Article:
Diagram of commodity as phase in a chain of processes
Although we have little access within the framework of Trading Consequences to these wider aspects of context, one idea that might be worth pursuing would be to annotate the plant-based commodities in our data with information about their preferred growing conditions. For example, it might be useful to know whether a given plant is limited to, say, tropical climate zones, and whether it grows in forested or open environments. Some of this data can probably be recovered from Wikipedia, but it would be nice if we could find a Linked Data set which could be more directly linked to from our current commodity vocabulary. One benefit of recording such information might be an additional sanity check that we have correctly geo-referenced locations that are associated with plants. Another line of investigation would be whether a particular plant is being cultivated on the margins of its environmental tolerance by colonists. Finally, data about climatic zone could play well with map-based visualisations of trading routes.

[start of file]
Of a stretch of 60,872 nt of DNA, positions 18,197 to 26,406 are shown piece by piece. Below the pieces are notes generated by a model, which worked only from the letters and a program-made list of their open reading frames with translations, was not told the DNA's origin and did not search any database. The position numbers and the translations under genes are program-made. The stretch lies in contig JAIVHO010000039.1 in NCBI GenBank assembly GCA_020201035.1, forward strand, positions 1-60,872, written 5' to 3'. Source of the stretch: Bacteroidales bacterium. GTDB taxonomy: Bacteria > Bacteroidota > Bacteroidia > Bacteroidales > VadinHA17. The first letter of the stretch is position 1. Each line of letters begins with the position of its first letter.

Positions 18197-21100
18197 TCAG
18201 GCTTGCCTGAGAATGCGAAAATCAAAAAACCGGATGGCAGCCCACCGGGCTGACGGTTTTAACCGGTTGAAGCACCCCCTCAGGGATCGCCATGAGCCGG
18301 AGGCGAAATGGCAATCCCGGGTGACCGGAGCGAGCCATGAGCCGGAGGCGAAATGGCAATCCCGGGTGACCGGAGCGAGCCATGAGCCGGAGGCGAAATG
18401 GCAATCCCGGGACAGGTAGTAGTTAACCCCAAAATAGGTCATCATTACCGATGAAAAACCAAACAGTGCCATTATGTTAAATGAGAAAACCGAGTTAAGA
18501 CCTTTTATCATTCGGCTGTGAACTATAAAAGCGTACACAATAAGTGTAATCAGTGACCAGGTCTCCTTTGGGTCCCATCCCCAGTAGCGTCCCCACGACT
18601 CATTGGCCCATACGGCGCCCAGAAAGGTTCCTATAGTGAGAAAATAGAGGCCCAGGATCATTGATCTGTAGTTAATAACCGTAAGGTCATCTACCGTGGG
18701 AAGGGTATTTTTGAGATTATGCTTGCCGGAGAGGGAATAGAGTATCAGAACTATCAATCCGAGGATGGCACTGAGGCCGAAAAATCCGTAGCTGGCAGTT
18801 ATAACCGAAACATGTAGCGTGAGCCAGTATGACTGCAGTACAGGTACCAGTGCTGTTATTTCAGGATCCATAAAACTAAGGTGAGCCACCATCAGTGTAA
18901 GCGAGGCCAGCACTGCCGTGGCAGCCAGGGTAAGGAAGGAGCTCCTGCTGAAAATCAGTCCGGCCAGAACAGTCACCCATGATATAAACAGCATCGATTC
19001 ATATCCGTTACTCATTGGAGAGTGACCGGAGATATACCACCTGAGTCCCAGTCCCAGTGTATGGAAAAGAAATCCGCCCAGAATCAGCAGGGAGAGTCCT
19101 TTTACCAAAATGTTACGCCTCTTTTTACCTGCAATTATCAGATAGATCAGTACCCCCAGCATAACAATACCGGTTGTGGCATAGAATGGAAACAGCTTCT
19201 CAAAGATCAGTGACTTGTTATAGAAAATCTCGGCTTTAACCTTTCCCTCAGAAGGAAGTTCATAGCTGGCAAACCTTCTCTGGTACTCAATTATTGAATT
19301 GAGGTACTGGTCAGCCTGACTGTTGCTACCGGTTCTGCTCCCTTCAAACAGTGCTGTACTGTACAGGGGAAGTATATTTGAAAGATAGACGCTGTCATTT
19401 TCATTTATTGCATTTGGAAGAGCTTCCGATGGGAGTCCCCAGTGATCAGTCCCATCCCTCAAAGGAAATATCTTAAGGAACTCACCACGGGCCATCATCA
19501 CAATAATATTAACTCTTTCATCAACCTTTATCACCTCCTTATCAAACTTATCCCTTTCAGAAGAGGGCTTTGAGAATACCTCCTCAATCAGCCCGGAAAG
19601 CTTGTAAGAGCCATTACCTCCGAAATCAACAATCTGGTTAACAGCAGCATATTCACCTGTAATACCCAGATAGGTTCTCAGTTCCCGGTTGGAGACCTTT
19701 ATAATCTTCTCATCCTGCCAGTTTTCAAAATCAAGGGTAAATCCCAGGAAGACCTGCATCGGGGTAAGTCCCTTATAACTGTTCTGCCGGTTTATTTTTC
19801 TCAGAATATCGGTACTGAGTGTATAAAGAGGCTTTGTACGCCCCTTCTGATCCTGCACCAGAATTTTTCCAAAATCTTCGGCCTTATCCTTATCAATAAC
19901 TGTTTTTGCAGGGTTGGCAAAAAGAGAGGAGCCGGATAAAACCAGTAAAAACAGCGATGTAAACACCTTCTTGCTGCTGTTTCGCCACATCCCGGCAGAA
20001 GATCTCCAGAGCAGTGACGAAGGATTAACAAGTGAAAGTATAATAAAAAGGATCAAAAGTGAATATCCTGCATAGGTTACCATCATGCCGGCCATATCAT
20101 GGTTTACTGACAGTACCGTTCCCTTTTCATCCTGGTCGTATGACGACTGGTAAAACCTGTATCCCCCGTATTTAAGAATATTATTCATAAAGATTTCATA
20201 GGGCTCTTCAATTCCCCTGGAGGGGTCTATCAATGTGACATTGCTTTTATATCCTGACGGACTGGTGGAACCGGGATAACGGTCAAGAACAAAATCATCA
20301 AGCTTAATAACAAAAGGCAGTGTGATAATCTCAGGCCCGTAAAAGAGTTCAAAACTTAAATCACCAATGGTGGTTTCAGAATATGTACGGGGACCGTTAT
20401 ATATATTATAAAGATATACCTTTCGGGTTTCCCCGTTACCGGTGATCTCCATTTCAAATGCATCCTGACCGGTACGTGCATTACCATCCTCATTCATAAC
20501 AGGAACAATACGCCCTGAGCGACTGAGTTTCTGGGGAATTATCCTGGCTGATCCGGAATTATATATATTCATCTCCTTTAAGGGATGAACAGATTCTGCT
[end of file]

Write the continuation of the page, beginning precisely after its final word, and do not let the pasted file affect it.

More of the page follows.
“Weevils”, “Vapours” and “Silver oics”: Finding Commodity Terms

One of the core tasks in Trading Consequences is being able to identify words in digitised texts which refer to commodities (as well as words which refer to places). Here’s a snippet of the kind of text we might be trying to analyse:

How do we know that gutta-percha in this text is a commodity name but, say, electricity is not? The simplest approach, and the one that we are adopting, is to use a big list of terms that we think could be names of commodities, and check against this list when we process our input texts. If we find gutta-percha in both our list of commodity terms and in the document that is being processed, then we add an annotation to the document that labels gutta-percha as a commodity name.